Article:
When ReFED launched its Insights Engine in February 2021, its financial analysis demonstrated that $14 billion in annual funding is needed to accelerate and scale solutions to food waste if we are to have a chance at reaching national and international goals to reduce food waste by 50% by 2030. Of that total amount, $3 billion is needed in catalytic funding – capital that is patient, risk-tolerant, and flexible in order to unlock impact. Leveraging its knowledge, network, and expertise, ReFED saw an opportunity for it to play a critical role in filling this funding gap and announced its own Catalytic Grant Fund, a 5-year initiative designed to provide up to $20 million in funding from philanthropic sources that will de-risk and scale high-impact solutions to food waste. And because food waste is a problem that is built into our system at all levels, the Grant Fund would operate as one component of a larger Circular Food Solutions Funding Platform launched in partnership with Closed Loop Partners.
As the ReFED team started to strategize and craft the operations and processes that would be used to execute the Grant Fund, we recognized the opportunity to challenge how grantmaking has been done historically by evolving our standard operating processes to address the ways in which past philanthropic activities have contributed to systemic inequalities.
As a nonprofit ourselves, with the responsibility of fundraising to support our own programs and operations, we know well what it means to be a grant seeker. There can be myriad challenges in the grantmaker-grantee relationship, and we've learned from our experiences. We realize that, as we expand our role as a grantmaker, we have a responsibility to evolve and improve the dynamics between a funder and a grantee and are committed to the feedback process that will make that possible. This awareness led us to design a strategy that promotes equity, with the aim of guiding how we manage the Fund and work with its ultimate grantees, as well as with the broader base of food waste solution providers with funding needs.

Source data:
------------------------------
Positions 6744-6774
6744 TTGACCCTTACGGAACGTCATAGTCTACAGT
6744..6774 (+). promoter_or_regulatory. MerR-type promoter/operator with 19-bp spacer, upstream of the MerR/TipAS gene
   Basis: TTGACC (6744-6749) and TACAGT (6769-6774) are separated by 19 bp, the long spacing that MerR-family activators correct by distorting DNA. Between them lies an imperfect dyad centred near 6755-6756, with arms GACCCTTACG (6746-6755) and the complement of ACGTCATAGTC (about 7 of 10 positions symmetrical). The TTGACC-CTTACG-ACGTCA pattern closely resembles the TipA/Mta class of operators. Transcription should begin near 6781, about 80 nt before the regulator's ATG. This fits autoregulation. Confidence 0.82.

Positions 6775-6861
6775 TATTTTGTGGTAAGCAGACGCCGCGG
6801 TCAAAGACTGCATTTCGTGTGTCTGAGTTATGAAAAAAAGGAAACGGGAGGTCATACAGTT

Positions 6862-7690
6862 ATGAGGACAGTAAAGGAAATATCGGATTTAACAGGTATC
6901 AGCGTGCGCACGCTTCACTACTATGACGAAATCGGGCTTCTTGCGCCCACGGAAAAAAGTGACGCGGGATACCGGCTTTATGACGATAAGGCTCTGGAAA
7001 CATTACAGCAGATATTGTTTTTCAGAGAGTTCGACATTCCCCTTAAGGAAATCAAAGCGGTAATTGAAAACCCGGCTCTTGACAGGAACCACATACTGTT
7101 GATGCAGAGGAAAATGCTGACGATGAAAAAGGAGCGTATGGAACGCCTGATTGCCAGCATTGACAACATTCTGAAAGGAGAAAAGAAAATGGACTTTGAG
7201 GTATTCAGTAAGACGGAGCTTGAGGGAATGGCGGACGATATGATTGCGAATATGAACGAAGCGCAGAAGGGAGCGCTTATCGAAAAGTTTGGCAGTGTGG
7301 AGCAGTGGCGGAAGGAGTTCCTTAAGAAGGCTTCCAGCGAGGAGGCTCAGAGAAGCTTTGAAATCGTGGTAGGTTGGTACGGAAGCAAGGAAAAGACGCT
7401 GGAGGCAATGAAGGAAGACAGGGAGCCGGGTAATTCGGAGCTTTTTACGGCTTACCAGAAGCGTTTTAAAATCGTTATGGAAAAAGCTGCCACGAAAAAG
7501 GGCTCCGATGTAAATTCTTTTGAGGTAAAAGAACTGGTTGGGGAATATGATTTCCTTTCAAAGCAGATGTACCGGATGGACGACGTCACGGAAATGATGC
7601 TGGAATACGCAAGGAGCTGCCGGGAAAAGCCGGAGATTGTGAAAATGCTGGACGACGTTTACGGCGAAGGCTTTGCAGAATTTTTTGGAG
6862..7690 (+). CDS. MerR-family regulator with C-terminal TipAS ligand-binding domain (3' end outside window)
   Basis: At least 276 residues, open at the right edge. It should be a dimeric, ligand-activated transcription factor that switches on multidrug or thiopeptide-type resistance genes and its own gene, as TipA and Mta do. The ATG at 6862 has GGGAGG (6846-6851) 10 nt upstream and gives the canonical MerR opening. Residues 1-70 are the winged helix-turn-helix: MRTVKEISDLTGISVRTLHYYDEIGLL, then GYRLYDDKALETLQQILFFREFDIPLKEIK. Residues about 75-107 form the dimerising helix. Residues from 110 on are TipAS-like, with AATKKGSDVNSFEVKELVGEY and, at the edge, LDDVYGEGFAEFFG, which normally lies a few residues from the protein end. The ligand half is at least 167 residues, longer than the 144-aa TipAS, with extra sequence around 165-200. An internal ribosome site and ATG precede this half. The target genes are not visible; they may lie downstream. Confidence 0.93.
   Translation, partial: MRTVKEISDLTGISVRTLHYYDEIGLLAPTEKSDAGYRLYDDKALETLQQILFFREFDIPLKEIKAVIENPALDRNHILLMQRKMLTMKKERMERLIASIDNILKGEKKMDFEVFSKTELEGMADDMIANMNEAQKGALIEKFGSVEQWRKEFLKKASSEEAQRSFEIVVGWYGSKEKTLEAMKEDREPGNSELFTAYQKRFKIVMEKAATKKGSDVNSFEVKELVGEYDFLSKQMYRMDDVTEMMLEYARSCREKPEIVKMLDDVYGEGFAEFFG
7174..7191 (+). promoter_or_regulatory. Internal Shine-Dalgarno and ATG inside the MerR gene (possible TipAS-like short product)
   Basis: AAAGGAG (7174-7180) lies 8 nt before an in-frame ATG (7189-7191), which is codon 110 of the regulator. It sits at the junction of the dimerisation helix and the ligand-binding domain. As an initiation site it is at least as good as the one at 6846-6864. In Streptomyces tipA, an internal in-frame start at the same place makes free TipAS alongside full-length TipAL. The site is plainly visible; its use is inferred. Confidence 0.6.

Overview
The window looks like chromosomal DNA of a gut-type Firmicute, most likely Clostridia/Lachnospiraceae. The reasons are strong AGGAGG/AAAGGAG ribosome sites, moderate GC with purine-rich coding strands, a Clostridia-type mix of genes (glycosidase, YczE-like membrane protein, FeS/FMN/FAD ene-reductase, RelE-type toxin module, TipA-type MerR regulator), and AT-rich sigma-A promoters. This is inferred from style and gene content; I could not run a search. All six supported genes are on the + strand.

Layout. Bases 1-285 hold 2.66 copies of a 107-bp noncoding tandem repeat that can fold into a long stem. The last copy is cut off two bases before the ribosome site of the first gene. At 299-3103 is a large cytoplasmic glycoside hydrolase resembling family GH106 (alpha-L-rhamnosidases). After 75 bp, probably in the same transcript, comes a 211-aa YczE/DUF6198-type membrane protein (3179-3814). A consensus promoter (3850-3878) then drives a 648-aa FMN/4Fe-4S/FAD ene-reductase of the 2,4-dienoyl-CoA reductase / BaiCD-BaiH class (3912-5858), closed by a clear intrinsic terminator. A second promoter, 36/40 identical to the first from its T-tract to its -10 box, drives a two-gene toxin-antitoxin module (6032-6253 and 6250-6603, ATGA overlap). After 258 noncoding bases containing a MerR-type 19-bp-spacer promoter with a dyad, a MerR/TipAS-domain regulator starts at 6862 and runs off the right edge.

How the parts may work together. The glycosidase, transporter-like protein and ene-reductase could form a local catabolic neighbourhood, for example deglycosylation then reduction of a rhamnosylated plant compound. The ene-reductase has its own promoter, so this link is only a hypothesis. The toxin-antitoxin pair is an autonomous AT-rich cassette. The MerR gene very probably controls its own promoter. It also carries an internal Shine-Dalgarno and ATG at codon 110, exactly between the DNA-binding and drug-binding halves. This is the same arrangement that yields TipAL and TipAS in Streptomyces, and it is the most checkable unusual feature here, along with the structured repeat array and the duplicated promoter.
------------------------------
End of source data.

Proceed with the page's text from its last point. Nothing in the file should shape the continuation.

Eager to ensure we were developing an impactful and trust-based strategy, we conducted in-depth research and held discussions with like-minded funders. While we learned a lot through this initial process, we knew that the missing key ingredient was input from the actual prospective grantees themselves.
With more than 1,500 solution providers in ReFED’s Solution Provider Directory, we knew we had an opportunity to hear from so many voices – the ones that work day and night on the frontlines to fight food waste – so we organized and hosted a virtual listening tour. The participants in the first webinar of the listening tour webinar were ReFED’s past grantees from the COVID-19 Food Waste Solutions Fund and the Nonprofit Food Recovery Accelerator. Not only did they share their fundraising experiences, but also direct feedback for ReFED on how we could build upon these past programs and make the Catalytic Grant Fund better. The second webinar was open to all other food waste solution providers and was designed to give everyone a chance to express their perspectives on a range of topics including the funder-grantee relationship, grant application processes, impact reporting systems, and how ReFED can better support solution providers across the space beyond just financially. We are grateful for and humbled by the active discussion and thoughtful input that was shared during the listening tour.
Outlined below is an overview of the findings we gathered from the listening tour – insights that would have taken years of mistakes, iterations, and challenges to identify on our own. Our ambition is to seriously contemplate and incorporate many if not all of these learnings into the ongoing development of the ReFED Catalytic Grant Fund. Beyond continuing to evolve our own role as a funder, we felt a responsibility and opportunity to share these insights and learnings with other funders who were open to reflecting on their own practices, challenging their assumptions and biases, and starting to transform their relationships with grantees.